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City man part of panel of international experts

Laatste wijziging: vrijdag 28 januari 2011 om 13:45, 1605 keer bekeken Print dit artikel Bekijk alle nieuws feeds van onze site
 
vrijdag 28 januari 2011

Fredericton's Stanton Friedman will be rubbing elbows with some of the world's most gifted minds next week in Saudi Arabia.

The well-known nuclear physicist, author, lecturer and UFO expert has been asked to be a panelist at the Fifth Annual Global Competitiveness Forum, described as the world's premier gathering on competitiveness challenges.

Friedman will be joined by fellow Canadians and former prime minister Jean Chretien and Senator Marie Poulin, and former prime minister of Great Britain Tony Blair.

Others set to attend the conference include: Andy Bird, chairman of Walt Disney International; David Drummond, Google's senior vice-president of corporate development and chief legal officer; Ali Bin Ibrahim Al Naimi, Saudi minister of Petroleum and Mineral Resources; and Chrystia Freeland, Global editor-at-large for Thomson Reuters.

"I am impressed because of the quality of people who are going," said Friedman, who'll be leaving for the conference Friday.

The early registration admissions fee is $4,000. At least 1,000 people are expected to attend.

Friedman will be part of a panel dealing with the topic Contact: Learning from Outer Space.

Friedman will be joined by Zaghloul El Naggar, an Egyptian scholar and a member of the Supreme Council of Islamic Affairs; Michio Kaku, professor of theoretical physics at City University of New York and the host of Sci Fi Science on the Discovery/Science TV Channel; Nick Pope, author and journalist; and Jacques Vallee, general partner at SBV Venture Partners.

He and others will be examining knowledge gained from research in the fields of ufoology and the search for extraterrestrial life, and what might possibly be learned about hindrances to innovation in other areas of inquiry.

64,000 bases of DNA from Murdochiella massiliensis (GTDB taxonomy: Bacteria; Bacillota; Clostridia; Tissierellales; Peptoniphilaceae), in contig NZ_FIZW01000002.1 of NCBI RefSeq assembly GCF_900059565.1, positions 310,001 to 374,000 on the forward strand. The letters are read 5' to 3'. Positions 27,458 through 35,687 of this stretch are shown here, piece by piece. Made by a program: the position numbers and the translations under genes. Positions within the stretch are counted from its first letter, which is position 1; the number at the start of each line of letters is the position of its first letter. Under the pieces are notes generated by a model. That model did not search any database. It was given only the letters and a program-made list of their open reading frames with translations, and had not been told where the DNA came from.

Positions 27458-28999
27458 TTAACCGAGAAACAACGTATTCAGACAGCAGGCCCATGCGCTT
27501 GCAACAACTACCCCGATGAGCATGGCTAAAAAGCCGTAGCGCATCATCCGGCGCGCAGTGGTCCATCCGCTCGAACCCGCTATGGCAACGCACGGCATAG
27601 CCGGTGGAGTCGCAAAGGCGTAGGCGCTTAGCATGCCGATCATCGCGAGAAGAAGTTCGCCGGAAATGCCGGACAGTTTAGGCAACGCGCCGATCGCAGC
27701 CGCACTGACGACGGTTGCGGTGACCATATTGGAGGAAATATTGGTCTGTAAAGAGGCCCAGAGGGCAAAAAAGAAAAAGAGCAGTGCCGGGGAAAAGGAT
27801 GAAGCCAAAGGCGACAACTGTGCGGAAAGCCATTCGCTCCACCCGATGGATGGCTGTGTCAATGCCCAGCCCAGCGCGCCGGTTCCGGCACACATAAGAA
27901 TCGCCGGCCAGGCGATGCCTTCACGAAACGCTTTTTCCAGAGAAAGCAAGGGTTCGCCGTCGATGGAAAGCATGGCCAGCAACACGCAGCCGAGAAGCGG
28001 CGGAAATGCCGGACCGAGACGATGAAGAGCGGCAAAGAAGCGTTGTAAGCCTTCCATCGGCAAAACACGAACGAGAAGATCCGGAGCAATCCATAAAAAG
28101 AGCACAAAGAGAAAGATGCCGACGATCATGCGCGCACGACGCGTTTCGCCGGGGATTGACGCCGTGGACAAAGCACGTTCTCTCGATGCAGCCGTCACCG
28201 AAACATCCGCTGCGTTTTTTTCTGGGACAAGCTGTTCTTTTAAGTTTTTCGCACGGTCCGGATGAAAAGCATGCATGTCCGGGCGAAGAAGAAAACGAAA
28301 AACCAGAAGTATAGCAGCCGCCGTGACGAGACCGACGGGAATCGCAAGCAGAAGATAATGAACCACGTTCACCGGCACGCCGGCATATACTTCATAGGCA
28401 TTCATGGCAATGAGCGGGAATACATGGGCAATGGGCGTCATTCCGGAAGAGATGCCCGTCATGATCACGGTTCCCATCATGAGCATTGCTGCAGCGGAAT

"I intend to stress that aliens have taken innovative approaches to interstellar travel, travel in the atmosphere (and in) examination of earthlings," Friedman said.

"So far, as I know, I am the only one of the five who has strongly stated a conviction that some UFOs are of alien origin. The others indicate that something of interest is happening, but they are unwilling to admit to the conclusion that aliens are visiting, as opposed to merely being out there."

After 52 years of study and investigation, Friedman said he has concluded the evidence is overwhelming that Earth is being visited by extraterrestrial spacecraft.

"In other words, some UFOs are alien vehicles," Friedman said. "I am also convinced, after working for many major corporations as a nuclear physicist, that technological progress comes from doing things differently in an unpredictable way. The future is not an extrapolation of the past. Microcircuits are not just small vacuum tubes; lasers are not just better light bulbs, nuclear reactors are not just better chemical combustion chambers. All involve new physics."

Reviewing the UFO evidence forces society to examine assumptions as to how things work, Friedman said.

Although the trip promises to be a long one, Friedman said he's looking forward to it.

"I must say it will certainly be warmer in Riyadh than in Fredericton in January. Interestingly, while there had been initial comments about signing my books, books will no longer be available, as the forum will be will be an e-forum, a first for me and them, too."

 



Bron: dailygleaner.canadaeast.com

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